June 2021. After two years of staring at 2D faces and being told I was on mute with increasing levels of sass, I suddenly found myself clutching a microphone at the front of a huge conference room in a fancy Midlands hotel. I was one month into my new role working with one of our globally strategic accounts, and I was tasked with presenting Salesforce platform architecture to an audience of 60+ business and IT professionals from one of our largest customers! It was terrifying to be stood back up presenting in person, especially when I was presenting a topic that I’d only learned myself a few months earlier! I spent countless hours practising the presentation with some of our architects to refine my messaging and give me the confidence that I knew what I was talking about. Thankfully, the presentation went superbly and I even managed to get some great feedback from the customer’s IT team!


My biggest challenge when I first began at Salesforce was the ability to give constructive feedback especially when it was uncomfortable and having those ‘courageous conversations’ as we call them within Salesforce. I used to squirm at the thought of getting on a call with someone to deliver constructive feedback as it wasn’t something that came naturally to me. The most valuable course I have taken in my career to date was an internal course ‘Fearless Feedback’ which focused in on the SBI (Situation, Behaviour & Impact) framework of delivering feedback. The method is simple and direct: You capture and clarify the Situation, describe the specific Behaviours observed, and explain the Impact that the person’s behaviour had on you. I use this framework every time I deliver feedback without fail now to get rid of any uncomfortable feelings and ensure that my feedback is delivered fairly!

So what’s next?


Alongside refining my SE skills on the increasing number of customer engagements, I am also using Trailhead to enable myself on our Financial Services industry offering and Salesforce’s newest product – Net Zero Cloud. I have no experience with financial services so being able to learn more about, not just the industry, but the solution Salesforce offers is something I am really interested in. I am also passionate about sustainability so am really keen to learn more about Net Zero Cloud so I can empower colleagues and customers to take action against climate change and do better for the planet!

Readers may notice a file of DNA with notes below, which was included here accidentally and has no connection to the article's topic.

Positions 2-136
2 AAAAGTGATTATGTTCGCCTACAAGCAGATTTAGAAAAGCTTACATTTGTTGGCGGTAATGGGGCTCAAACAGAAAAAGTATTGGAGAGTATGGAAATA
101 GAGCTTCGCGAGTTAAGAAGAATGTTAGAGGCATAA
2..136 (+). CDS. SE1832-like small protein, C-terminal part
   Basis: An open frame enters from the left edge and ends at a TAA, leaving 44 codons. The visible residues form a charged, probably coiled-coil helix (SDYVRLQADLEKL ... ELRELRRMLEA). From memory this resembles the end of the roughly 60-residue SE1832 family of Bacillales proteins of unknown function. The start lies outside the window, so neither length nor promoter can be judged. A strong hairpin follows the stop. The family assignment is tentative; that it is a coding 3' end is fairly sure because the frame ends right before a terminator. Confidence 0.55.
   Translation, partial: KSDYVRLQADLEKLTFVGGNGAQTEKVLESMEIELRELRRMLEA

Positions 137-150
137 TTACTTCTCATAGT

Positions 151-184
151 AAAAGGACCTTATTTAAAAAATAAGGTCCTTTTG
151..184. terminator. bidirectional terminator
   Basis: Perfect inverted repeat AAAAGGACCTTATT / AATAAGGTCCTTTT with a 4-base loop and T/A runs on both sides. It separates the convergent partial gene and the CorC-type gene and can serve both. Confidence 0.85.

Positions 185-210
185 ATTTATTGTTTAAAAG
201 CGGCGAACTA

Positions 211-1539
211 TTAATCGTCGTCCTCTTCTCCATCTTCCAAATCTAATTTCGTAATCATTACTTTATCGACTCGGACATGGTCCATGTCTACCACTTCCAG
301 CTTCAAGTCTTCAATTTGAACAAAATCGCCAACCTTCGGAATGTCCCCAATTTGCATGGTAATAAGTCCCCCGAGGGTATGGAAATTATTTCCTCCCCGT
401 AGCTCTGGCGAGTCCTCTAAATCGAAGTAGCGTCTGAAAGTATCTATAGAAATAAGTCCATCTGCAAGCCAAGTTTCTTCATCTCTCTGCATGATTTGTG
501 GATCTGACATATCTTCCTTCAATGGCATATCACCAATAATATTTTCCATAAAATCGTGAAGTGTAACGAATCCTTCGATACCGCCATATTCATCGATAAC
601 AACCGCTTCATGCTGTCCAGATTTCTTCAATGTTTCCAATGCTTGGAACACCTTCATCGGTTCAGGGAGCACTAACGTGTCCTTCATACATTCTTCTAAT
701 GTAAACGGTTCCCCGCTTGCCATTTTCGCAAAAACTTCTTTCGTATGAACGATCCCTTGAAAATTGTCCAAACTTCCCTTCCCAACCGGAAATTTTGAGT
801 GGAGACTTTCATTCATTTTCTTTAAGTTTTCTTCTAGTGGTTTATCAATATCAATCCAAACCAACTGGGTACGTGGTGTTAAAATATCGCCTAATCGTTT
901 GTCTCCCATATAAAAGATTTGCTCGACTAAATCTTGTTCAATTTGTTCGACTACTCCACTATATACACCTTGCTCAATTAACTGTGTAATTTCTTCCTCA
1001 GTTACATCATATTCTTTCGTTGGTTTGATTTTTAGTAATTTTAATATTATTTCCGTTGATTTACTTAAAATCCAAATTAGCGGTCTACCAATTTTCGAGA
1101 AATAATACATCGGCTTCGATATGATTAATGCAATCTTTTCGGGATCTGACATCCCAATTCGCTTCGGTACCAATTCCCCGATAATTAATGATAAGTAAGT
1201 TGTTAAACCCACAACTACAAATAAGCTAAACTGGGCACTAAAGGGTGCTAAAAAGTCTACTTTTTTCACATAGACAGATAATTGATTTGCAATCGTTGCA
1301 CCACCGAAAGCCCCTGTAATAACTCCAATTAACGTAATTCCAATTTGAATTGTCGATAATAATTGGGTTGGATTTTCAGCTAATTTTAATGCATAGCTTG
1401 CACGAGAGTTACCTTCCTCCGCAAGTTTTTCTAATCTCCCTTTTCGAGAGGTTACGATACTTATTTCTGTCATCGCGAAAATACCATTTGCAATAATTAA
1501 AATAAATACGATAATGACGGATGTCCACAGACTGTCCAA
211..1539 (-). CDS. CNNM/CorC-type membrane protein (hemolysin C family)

In order to deepen my status as a trusted advisor to my customers, my focus is on further developing my industry knowledge about the automotive sector. At Salesforce we are very fortunate to have some incredible industry specialists and an enablement pathway to learning from them, so I will be committing myself to achieving ‘Industry Practitioner’ by this Summer!


I’m taking a Cambridge short course in Digital Innovation & Transformation at the end of next month. The program includes a framework to develop a digital strategy, how leaders need to be equipped to build a digital culture and the tools required for designing digital services and platform ecosystems. I’m hoping to be able to take my learnings from this course to provide thought leadership to our customers who are for the majority, senior leaders within their business!

How can I curate my own culture of learning?

Hopefully, this has given you an insight into how Salesforce grows and retains talent with a culture of learning. If you’re interested in learning more please head to Trailhead, our free online learning platform.

And what better time to write this than Learning at Work week driven by the Campaign for Learning! Check out their mission on their website and their resources on how to become a better learner by clicking here.

We are likely to be healthier, happier, longer living and wealthier if we are active learners“ [Learning at work]